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Technological revolutions sometimes bring unexpected opportunities for countries. India, a relative laggard among developing countries in terms of economic growth, seems to have found such an opportunity in the information technology revolution as an increasingly favoured location for customized software development. Early success has led to speculation about how long the Indian software industry can sustain its growth. It has also led to the hope that software and information technology can be the engine of growth for poor, labour abundant countries. In this essay, we focus on the Indian software export sector. After briefly describing the main features of the industry, we analyze the major challenges it faces and its prospects for the future. Our analysis is based on field visits to over 40 Indian firms in Bangalore, Bombay, Hyderabad and Delhi, where we interviewed nearly 75 senior managers and software professionals. These interviews were loosely structured around a questionnaire that we developed in consultation with industry experts and were followed by interviews with fifteen U.S. based firms that had outsourced software development to these firms in India. We complemented the field research with publicly available data on firms (NASSCOM, 1994-98), as well as information from a questionnaire survey administered to over a hundred Indian software exporters. Finally, we had brief structured interviews with 60 software development professionals in Indian firms to understand better where and how they are trained and the nature of the work they do. In 1995, the global market for computer services was estimated by IDC as being over $220 billion. Of this, a substantial fraction involved outsourcing of some part of the software development and maintenance process: Custom software development was estimated to be nearly $16 billion, systems integration at $32 billion, IT consulting at $11 billion and business service outsourcing at $9 billion. A growing fraction of the outsourcing is taking place across national boundaries against a backdrop of shortages of skilled professionals in the developed countries. A study based on responses to a telephone survey of 532 companies with more than 100 employees concluded that there were an estimated 346,000 IT positions currently vacant in the U.S., in three core IT occupational clusters

(programmers, systems analysts, computer scientists and engineers). In addition, there were another 240,000 vacancies in areas such as technical writing, training, and sales (ITAA, 1998). The Indian software industry has attracted a disproportionate amount of interest as a source of software, given that its $4 billion software revenues in revenues in 1998-99 was a tiny fraction of the estimated world software market of over $300- 500 billion. There are some compelling reasons, nonetheless, for the attention on India. The Indian software industry has captured a significant portion of the world trade in software services. One estimate suggests that India has 16% of the global market in customised software, and that more than 100 of the Fortune 500 had outsourced to India (Dataquest, 31 July, 96; pp 43-44). Perhaps most of impressive of all, the industry has grown at over 50% per year over the last five or six years, and if current trends persist, software exports may account for a full quarter of Indian exports within the next five years. Currently, software exports contribute to around 5 per cent of India's total exports. The industry association also indicated a target of garnering 23 per cent of customized software market and 5 per cent of products and packages market in the global IT economy by 2003. Nasscom also projects that software exports will constitute about 25 per cent of India's total exports by 2003. These projections are likely to be excessively rosy. The Indian software industry faces a number of challenges as the labor cost advantages diminish and competition from other countries with supplies of educated and underutilized workers increases. However, even if the projected goals are only partially achieved, the Indian software industry will still have achieved a substantial role in the world software industry, especially in customized software and software services. If the projected trends in demand for skilled workers hold, demographics alone should continue to ensure the survival and growth, albeit perhaps at a reduced rate, of the Indian software services industry. The Indian success story has, for the most part, been a combination of resource endowments (created in part by a policy of substantial investments in higher education), a mixture of benign neglect and active encouragement from a normally intrusive government, and good timing. By the late 1980s, India was graduating approximately 150,000 English-speaking engineers and science graduates, with only a limited demand for their services from the rest of the economy. By the late 1980s as well, Indias economic liberalization was also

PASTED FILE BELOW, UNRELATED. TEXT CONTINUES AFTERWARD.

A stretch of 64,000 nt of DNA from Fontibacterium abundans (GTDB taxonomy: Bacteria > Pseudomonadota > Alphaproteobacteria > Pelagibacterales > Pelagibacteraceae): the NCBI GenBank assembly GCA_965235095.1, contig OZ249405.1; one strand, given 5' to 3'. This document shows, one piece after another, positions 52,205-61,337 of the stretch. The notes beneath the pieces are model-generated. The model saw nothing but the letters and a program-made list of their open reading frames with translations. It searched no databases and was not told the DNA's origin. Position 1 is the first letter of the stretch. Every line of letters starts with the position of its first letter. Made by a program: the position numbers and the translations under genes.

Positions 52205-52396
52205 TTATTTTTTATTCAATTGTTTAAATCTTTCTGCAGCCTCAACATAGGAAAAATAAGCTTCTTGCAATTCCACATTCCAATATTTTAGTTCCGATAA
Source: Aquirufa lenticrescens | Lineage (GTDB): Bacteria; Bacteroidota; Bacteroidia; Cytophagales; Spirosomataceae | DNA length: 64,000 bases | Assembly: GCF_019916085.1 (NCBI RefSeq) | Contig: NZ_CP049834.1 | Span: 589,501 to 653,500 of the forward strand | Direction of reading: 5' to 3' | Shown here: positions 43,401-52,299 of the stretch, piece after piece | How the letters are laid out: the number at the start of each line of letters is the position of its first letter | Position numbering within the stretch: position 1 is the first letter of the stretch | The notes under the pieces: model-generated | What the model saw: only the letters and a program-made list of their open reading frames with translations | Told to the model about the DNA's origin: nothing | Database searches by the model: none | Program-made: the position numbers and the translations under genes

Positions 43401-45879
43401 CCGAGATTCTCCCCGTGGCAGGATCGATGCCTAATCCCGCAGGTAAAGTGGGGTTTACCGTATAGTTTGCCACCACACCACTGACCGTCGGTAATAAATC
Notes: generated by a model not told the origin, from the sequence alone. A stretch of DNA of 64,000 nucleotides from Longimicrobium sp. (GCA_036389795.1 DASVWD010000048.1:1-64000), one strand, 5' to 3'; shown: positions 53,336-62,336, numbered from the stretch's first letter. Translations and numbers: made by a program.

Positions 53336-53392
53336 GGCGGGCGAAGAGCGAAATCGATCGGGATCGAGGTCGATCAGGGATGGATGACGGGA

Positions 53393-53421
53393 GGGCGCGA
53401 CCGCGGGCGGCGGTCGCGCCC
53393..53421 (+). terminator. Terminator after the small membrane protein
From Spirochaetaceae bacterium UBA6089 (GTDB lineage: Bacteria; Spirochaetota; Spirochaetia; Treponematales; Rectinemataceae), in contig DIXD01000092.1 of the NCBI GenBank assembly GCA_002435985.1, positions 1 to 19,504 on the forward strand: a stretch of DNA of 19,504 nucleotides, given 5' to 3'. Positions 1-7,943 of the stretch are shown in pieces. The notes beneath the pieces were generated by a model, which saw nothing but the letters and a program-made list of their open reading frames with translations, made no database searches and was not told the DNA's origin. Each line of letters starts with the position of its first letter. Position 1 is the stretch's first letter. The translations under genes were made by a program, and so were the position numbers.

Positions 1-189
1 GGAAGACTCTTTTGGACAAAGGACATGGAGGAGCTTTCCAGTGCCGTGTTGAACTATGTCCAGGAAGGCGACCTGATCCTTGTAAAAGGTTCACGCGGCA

well under way. Around this time, the information technology revolution in the developed world had begun to take root and shortages of skilled programmers and IT professionals were beginning to develop. By this time a number of Indians were working in very substantial numbers in US firms. Some of them played an important, although as yet undocumented role, in bridging the gap and matching the buyers in the US with the suppliers in India. Responding quickly to the growing demand, a number of Indian firms arose in quick time. Contrary to its normal practice, the State encouraged this growth by considerably simplifying the process for obtaining the numerous clearances and permits that any firm in the organized sector in India typically needs. Finally, given the many weaknesses in the Indian financial system, Indian entrepreneurs greatly benefited from the low levels of initial investment required to start a software services firm.